NCAA penalizes Georgia coach Mark Richt for acts of decency.

I’ll be honest; I don’t make it a habit of writing complimentary articles about the Mark Richt and the Georgia Bulldogs. How can I? They’ve caused me a decade of utter frustration as nearly every November ends with Georgia Tech losing to Georgia.

In this case, though I have to defend some of the actions of head coach Mark Richt. The NCAA infractions committee is quickly becoming as unpopular as the BCS and this time they’ve sited Richt for secondary violations. What did he do, pay players, must be academics, improper dealing with an agent? No, No and no, he gave $25,000 of his own money to coaches and staff that he felt were inadequately compensated. Oh my horror!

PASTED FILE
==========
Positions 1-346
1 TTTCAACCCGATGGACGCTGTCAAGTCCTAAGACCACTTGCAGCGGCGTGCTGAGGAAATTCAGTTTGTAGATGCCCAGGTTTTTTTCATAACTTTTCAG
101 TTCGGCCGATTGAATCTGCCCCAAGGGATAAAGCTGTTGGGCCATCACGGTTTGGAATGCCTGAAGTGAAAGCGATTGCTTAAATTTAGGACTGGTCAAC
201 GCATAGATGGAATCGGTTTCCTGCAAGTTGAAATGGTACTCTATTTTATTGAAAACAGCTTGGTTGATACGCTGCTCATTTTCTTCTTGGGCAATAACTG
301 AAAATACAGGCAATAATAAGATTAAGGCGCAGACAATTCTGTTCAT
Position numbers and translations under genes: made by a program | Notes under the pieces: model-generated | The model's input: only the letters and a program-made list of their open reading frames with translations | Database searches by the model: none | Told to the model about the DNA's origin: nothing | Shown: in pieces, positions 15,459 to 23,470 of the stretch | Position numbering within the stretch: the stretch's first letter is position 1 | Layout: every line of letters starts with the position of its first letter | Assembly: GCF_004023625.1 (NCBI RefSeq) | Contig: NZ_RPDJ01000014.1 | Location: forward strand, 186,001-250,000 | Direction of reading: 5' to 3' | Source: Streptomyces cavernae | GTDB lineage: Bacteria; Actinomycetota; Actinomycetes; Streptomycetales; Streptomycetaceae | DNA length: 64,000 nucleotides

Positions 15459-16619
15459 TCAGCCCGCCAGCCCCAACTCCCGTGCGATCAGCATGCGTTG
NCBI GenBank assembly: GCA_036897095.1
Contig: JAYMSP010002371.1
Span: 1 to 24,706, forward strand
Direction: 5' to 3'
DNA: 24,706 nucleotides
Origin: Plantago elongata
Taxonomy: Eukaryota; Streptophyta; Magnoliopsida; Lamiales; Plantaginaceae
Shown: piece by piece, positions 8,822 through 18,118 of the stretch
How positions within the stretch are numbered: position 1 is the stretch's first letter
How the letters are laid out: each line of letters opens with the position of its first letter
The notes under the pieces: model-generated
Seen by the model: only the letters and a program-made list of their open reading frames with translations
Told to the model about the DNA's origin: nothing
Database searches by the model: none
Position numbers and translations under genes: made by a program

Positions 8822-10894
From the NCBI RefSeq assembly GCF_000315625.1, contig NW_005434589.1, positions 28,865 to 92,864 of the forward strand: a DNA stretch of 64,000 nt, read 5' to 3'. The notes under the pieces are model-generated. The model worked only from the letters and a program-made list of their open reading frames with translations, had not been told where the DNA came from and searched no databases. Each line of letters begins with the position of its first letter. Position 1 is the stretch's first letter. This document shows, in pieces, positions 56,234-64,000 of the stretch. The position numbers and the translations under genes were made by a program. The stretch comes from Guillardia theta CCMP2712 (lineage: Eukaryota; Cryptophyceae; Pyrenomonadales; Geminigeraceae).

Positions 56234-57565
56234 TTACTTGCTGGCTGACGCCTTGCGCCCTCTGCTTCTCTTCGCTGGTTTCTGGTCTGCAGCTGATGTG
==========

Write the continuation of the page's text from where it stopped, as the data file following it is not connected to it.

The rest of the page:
Here’s the full report from ESPN.com. Now did Georgia lose scholarships or receive a probation penalty? Thankfully no, but the fact the NCAA has actually spent time investigating and ruling on such a non-issue is another example of priorities being in the wrong place for the NCAA.

I understand that by the strictest letter of the law a violation was committed, but seriously why is this even coming up? It’s the equivalent of getting a speeding ticket for driving 1 MPH over the speed limit while on the way to feed the poor at the soup kitchen. Richt should be commended for his generosity and even the hint of a violation is just plain ridiculous.

Really should it surprise anyone though? This comes from a body that took away an ACC title from Georgia Tech over “allegedly” $300, and with no discernible rhyme or reason to rulings and violations. Calling what Richt did a violation is laughable. I commend Richt for his actions.

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